The discomfort

With each experience, different aspects of discomfort come up. They can be related to the cold, or the weather in general (usually, wet is even harder to handle than cold), but also, they can be found in more invisible parts of the experience.
But knowing, why you do the thing you do is a core necessity of going through any kind of discomfort. If we don’t know, why we do what we do, or if we realize, that our ideas or expectations might have been different, this makes it a lot harder to accept and live through the discomfort, in order to experience the gift we get when we stick with the path anyway.

Living a life of a guardian or protector is not for everyone. It’s not about an adventure, but about growth, learning, being of service and fully immersing yourself.
But when you learn to feel comfortable with discomfort, there is no stopping you!

here are some impressions of the immersion:

Guardian Way Blog personal story

finding your place

Do you know the feeling like you don’t belong? Well, I do. I know it like an chronic rash that just wouldn’t completely go away…

Of course, it’s not exactly like that, but I’m happy to have found a similarly frustrating analogy… Because this is the life of a Guardian. I once talked with a group of fellow guardians, and we figured out, we’re a pack full of black sheep of our communities and families. And the closest to finding a place where we belong might be in a group of other misfits…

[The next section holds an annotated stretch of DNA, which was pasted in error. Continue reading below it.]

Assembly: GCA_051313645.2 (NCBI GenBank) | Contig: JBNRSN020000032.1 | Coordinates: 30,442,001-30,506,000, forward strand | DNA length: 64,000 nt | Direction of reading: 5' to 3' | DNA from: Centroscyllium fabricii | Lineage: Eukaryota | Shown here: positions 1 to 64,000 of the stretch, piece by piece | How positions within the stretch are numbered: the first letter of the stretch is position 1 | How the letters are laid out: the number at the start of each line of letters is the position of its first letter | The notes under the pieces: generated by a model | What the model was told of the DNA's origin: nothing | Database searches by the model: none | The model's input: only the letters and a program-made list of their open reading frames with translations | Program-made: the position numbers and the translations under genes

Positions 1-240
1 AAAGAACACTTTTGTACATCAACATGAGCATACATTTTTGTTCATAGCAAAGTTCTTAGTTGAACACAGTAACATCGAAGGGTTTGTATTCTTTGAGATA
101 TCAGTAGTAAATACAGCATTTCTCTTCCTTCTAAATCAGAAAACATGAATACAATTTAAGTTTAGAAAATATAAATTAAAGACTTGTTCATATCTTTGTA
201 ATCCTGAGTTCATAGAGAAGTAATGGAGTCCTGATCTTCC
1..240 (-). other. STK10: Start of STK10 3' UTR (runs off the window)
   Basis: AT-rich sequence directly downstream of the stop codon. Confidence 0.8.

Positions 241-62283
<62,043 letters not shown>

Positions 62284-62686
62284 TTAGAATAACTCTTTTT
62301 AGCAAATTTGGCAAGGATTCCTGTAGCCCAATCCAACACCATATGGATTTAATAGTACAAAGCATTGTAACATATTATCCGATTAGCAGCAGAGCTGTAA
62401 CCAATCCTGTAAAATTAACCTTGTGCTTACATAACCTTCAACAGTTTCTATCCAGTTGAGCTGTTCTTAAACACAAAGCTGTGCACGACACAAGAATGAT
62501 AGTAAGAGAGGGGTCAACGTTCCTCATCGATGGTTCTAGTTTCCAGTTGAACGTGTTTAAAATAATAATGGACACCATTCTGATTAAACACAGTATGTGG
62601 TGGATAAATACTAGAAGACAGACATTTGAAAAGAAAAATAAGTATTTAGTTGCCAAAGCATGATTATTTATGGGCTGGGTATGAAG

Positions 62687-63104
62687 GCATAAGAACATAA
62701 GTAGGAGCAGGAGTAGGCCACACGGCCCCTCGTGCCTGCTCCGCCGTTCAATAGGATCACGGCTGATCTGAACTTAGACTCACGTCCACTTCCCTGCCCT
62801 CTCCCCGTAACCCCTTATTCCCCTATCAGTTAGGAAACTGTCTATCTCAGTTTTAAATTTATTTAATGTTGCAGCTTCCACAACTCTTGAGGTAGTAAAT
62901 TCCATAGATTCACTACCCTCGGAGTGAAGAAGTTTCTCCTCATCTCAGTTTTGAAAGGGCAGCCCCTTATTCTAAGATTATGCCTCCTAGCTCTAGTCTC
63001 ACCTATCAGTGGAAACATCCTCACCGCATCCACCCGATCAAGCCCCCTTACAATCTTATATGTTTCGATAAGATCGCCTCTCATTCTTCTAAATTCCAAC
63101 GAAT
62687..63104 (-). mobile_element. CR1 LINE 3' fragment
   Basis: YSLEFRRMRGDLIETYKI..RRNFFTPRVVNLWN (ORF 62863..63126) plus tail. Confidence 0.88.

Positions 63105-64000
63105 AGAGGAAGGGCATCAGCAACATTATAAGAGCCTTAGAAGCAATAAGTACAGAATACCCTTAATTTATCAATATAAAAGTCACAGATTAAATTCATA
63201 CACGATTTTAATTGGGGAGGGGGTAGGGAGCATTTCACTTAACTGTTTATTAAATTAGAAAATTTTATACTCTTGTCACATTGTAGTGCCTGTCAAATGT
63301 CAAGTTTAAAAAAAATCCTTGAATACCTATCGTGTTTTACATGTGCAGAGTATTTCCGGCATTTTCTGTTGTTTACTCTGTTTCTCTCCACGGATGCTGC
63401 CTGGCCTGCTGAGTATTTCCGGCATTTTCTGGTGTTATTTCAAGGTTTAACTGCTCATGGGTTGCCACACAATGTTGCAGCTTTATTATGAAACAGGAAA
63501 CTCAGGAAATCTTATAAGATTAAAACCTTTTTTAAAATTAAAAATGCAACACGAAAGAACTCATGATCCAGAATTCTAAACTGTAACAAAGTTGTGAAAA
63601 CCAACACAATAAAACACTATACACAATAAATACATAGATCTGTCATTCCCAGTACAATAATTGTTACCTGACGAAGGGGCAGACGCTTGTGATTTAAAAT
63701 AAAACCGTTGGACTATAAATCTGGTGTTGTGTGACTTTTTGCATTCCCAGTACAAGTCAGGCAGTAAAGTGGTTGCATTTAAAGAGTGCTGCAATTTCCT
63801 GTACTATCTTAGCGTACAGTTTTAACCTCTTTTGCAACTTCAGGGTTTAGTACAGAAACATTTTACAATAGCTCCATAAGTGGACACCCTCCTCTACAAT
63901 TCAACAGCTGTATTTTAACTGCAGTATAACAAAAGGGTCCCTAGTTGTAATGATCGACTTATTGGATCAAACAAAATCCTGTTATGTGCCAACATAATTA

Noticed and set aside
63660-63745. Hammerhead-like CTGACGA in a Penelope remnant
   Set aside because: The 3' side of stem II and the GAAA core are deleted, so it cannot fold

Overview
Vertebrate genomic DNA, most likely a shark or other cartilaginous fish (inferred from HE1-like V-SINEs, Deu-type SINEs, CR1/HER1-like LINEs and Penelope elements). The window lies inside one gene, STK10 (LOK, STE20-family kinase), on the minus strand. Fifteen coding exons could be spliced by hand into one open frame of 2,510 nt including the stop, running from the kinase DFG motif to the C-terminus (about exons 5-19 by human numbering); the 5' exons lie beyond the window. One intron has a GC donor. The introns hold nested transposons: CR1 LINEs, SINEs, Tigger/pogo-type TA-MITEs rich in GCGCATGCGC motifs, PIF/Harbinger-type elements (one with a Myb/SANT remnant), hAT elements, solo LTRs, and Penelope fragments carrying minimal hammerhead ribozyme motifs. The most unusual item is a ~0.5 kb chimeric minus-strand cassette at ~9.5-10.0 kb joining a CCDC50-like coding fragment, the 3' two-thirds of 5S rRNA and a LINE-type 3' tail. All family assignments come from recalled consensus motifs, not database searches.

So here is my story.

I’ve been in the world of computers for a really long time, and there is the feeling of home there. It’s known. Or at least I know what I know and what I don’t know, and I feel confident enough in my expertise and experience to openly say what I don’t know and that I’m fine with it. But there’s something missing.

And on my search to find what was missing, I have found the wilderness and my own wild side. The part of me that feels truly alive when jumping into icy cold water, almost burning my hands when roasting my food on the fire, standing my ground when the wind seems to want to sweep me off my feet, or digging in the dirt to build an earth lodge. There I can be fully present, in the moment, connected.

But there always comes a time, where I remember the civilized world. Where I feel the need to go back. To build a bridge between those two worlds that I know so well, but can’t stay in completely. The only thought that keeps me grounded, reminds me, that I am right where I need to be, and that this is my place. The knowing that my role in life is to be a Guardian. A Guardian of the Earth, of the people, of the natural balance of our ecosystem. And to bring those different worlds together in order to bring balance, I need to know all the different players in the game.